Blood in urine and bladder infections

Finding blood in urine can be a scary experience, but it rarely signifies anything serious. Here we look at the relationship between blood in urine and bladder infections, as well as other common causes.

Blood in urine is often a result of a bladder infection. It can also be a result of kidney infections, kidney stones, inflammation of the urethra, enlarged prostate, kidney cancer, bladder cancer and prostate cancer.

Bladder infections are more common in women than in men because women have a short urethra. The majority of woman will experience a bladder infection at some stage in their lifetime. Bladder infections are less common for men, but they can be more serious.

Bladder infections usually clear up within a week and can be treated at home by drinking plenty of water and taking suitable painkillers. If the infection causes a fever and abdominal pain, a doctor can prescribe antibiotics to help clear it.

For men, blood in urine can commonly be caused by bladder or prostate infection, enlarged prostate or an obstruction in the urinary tract.

Kidney infections only affect around 1 in 830 people a year, with women six times more likely to get a kidney infection than men (again due to having a shorter urethra). Younger women and children are at highest risk of developing a kidney infection.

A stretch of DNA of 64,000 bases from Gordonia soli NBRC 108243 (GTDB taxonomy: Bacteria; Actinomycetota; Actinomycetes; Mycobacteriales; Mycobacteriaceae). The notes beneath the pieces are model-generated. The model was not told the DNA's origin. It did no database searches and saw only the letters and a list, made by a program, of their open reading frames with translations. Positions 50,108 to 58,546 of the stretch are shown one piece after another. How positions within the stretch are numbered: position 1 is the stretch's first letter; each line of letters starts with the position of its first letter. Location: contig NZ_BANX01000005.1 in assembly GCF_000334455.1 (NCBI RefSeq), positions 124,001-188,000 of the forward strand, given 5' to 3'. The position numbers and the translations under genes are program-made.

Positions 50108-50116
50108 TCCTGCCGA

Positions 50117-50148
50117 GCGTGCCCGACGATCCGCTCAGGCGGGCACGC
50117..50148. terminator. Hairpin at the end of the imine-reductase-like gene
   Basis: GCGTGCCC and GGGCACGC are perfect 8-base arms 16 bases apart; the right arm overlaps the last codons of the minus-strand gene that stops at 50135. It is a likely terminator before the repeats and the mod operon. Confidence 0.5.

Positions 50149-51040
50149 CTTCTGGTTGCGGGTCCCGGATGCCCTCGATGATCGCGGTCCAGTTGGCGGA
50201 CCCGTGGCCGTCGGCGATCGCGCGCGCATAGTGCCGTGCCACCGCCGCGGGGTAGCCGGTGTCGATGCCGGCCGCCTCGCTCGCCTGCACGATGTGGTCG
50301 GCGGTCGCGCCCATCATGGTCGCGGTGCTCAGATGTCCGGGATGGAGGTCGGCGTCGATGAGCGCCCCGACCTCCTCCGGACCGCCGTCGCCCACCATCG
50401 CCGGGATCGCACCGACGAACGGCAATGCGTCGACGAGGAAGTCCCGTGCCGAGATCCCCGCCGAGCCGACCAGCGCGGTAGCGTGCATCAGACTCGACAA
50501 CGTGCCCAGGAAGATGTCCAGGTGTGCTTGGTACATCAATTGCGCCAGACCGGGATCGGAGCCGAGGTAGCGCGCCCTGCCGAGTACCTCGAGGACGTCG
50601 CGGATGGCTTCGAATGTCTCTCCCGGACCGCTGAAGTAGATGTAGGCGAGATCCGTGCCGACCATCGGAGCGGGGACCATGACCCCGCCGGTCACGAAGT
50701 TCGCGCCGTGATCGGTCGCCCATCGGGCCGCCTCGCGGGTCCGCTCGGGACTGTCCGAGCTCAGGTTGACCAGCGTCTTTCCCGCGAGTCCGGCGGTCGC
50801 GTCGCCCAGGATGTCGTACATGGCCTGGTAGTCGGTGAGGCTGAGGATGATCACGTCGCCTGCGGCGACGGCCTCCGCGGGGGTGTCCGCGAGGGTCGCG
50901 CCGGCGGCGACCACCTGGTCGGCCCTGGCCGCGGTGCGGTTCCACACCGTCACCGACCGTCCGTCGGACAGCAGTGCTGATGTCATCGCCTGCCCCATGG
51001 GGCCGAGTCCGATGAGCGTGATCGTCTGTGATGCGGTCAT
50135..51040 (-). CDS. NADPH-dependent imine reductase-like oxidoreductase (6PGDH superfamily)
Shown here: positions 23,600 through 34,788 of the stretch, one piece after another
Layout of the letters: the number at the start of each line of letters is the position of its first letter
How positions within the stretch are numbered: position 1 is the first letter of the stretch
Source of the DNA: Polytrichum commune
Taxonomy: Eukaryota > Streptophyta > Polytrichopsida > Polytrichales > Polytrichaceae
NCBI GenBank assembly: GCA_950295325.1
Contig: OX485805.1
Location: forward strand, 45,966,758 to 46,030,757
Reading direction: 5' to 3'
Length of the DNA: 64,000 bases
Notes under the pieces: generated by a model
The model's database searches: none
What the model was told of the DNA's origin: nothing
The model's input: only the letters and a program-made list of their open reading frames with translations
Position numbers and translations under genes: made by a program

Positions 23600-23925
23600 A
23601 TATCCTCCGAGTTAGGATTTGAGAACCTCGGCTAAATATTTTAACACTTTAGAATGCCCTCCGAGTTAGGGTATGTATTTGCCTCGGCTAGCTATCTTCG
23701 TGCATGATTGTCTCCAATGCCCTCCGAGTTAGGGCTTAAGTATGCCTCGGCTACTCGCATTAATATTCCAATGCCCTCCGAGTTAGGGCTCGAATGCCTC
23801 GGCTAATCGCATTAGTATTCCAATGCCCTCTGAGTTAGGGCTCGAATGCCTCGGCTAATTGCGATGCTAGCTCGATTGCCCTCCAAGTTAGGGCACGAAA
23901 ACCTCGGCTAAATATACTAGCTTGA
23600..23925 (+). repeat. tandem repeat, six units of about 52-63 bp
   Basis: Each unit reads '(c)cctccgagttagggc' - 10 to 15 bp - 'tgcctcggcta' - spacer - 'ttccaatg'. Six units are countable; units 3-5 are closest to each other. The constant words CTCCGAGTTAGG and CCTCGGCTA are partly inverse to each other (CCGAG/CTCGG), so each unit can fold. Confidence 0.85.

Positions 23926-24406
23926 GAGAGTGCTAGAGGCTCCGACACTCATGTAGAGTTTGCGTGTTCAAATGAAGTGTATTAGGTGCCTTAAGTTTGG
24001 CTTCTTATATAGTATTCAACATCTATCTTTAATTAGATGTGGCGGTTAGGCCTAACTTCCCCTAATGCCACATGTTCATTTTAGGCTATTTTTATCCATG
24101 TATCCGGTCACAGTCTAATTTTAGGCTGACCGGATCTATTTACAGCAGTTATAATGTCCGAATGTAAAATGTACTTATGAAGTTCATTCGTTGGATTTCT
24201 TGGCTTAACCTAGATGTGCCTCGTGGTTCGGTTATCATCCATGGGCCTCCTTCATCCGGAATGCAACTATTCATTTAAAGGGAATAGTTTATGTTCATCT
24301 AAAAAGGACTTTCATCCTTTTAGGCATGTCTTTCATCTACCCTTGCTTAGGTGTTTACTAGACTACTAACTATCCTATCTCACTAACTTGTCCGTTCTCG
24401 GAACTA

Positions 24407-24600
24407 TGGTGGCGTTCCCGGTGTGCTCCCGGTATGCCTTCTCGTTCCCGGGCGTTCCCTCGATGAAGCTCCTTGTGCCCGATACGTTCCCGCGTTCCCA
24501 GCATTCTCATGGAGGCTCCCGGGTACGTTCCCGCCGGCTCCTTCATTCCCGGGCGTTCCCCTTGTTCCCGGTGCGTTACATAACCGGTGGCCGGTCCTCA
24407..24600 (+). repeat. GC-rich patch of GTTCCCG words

Symptoms of a kidney infection include pain in the side, lower back or genitals, loss of appetite, feeling sick, chills, feeling weak and a high temperature. If you notice these symptoms, see your doctor as kidney infections require treatment through antibiotics.

Kidney stones are more common than kidney infections. They affect around 10-20% of men and 3-5% of women. Some will pass undetected, but larger stones will require hospitalisation to break them up.

Blood in urine can have a range of causes and is very rarely the result of a serious illness. However it's important to consult your GP to identify the problem.

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